Health Canada said on Friday that it will authorize the use of the Moderna vaccine as a booster shot for those 18 and over.
"A COVID-19 booster shot is an extra dose of vaccine given after completion of the primary vaccine series," the statement says. "The booster shot is designed to help people maintain their protection against COVID-19 over time.
Health Canada said that it had received Moderna's submission to approve a booster in early October. After "thorough, independent review of the evidence, Health Canada has determined that the Spikevax [Moderna] COVID-19 vaccine booster shot meets the Department's stringent safety, efficacy and quality requirements."
The booster can be given to those over 18, and who have been vaccinated for at least six months already. The booster will be half of the regular dosage.
"Evidence continues to show that being fully vaccinated provides strong protection against serious illness, hospitalization and death from COVID-19, including against Delta variants," they explain.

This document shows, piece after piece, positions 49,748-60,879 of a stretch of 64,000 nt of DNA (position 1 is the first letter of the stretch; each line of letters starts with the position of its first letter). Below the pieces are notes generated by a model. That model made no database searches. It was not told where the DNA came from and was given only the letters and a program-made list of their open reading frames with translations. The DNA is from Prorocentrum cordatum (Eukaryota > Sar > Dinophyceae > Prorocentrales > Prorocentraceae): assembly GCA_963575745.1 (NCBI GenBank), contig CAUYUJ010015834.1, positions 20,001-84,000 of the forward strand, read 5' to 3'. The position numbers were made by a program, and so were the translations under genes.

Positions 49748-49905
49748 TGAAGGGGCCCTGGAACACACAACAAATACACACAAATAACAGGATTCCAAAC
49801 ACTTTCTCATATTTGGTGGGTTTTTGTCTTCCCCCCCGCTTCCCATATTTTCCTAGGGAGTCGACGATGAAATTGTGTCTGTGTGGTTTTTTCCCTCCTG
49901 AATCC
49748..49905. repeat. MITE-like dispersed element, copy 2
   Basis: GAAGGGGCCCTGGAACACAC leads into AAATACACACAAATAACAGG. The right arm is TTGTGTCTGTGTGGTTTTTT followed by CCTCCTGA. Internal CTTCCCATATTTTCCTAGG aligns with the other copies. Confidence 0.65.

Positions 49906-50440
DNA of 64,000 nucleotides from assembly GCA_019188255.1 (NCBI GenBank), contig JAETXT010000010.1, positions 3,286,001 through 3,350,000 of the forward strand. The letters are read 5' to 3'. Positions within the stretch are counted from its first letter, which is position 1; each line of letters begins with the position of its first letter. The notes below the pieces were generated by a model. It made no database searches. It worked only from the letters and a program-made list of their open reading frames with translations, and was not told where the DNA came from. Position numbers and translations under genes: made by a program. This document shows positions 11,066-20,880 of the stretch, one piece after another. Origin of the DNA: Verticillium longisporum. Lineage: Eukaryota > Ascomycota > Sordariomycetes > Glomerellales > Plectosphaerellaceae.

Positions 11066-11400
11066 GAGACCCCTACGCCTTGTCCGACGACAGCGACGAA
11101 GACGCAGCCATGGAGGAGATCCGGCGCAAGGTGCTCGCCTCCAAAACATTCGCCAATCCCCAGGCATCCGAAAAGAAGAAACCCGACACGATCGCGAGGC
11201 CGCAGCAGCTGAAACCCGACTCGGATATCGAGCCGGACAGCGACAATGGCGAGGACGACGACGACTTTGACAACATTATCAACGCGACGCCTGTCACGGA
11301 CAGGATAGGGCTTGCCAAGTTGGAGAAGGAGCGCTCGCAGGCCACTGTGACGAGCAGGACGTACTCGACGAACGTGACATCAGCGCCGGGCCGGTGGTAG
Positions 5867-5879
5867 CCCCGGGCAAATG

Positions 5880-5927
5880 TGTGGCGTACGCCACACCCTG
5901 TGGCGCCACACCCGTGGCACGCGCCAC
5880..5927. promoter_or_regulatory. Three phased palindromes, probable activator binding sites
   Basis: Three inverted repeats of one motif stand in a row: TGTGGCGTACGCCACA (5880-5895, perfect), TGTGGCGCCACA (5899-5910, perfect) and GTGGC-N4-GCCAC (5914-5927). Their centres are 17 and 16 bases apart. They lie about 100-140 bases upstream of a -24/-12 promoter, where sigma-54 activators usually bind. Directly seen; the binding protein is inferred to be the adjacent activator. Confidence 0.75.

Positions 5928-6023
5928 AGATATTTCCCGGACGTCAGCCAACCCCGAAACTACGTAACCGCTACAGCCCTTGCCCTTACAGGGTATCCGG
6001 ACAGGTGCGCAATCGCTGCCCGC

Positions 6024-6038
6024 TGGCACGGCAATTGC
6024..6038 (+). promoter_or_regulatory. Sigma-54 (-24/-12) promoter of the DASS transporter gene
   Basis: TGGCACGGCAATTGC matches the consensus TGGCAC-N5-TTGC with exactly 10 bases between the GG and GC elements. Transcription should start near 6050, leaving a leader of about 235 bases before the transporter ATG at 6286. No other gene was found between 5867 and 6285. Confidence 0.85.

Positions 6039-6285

Moderna barred across Europe for under 30s
Multiple European countries' health boards have warned against using the vaccine in those under 30.
Three days ago, French health authorities advised against Moderna for those under 30, due to "comparatively higher risks of heart-related problems," reports Reuters.
Germany also recently recommended Biontech/Pfizer's vaccine for those under 30 due to "more heart inflammation cases with Moderna's data."
German data revealed a "report rate for heart inflammations of 11.71 per 100,000 shots with the Moderna vaccine for men in the 18-29 age group, compared with 4.68 for the Biontech/Pfizer shot. For women, the rate was 2.95 with Moderna and 0.97 with Biontech/Pfizer," Reuters wrote.
Sweden and Denmark also decided last month that Moderna's COVID vaccine was not fit for people aged 30 and under, due again to potential heart-related side effects.
The FDA in the US is also currently investigating reports of teen heart problems caused by Moderna's vaccine.